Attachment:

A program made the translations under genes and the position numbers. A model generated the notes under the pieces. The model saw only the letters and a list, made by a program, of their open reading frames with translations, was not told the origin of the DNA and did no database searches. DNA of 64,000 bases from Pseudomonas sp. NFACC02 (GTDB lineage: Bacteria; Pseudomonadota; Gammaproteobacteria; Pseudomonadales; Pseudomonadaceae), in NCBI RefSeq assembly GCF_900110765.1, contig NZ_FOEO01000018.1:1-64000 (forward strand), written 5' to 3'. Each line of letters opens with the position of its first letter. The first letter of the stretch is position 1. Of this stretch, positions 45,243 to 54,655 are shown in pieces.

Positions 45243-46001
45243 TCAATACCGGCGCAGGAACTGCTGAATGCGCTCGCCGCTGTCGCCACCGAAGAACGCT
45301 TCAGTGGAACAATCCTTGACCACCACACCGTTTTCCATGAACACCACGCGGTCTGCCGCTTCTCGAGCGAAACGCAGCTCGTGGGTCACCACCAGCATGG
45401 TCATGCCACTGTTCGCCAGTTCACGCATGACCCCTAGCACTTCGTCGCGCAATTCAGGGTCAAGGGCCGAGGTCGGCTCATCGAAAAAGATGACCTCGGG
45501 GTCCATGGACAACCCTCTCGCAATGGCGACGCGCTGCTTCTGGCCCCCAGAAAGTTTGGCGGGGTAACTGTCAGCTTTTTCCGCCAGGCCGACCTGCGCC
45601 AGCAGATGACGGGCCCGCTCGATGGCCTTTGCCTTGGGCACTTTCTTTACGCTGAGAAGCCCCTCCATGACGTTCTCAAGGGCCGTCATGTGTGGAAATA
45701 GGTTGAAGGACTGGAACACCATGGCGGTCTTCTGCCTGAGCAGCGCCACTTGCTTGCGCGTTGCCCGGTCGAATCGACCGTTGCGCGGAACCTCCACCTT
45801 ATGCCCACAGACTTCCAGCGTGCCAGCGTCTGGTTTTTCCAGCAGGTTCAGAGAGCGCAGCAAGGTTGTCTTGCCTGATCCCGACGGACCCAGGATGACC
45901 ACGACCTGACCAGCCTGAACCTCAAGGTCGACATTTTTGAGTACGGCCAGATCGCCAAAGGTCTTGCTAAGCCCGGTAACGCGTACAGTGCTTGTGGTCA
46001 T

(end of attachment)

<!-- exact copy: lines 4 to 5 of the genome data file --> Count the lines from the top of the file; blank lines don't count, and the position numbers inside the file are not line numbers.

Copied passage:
45301 TCAGTGGAACAATCCTTGACCACCACACCGTTTTCCATGAACACCACGCGGTCTGCCGCTTCTCGAGCGAAACGCAGCTCGTGGGTCACCACCAGCATGG
45401 TCATGCCACTGTTCGCCAGTTCACGCATGACCCCTAGCACTTCGTCGCGCAATTCAGGGTCAAGGGCCGAGGTCGGCTCATCGAAAAAGATGACCTCGGG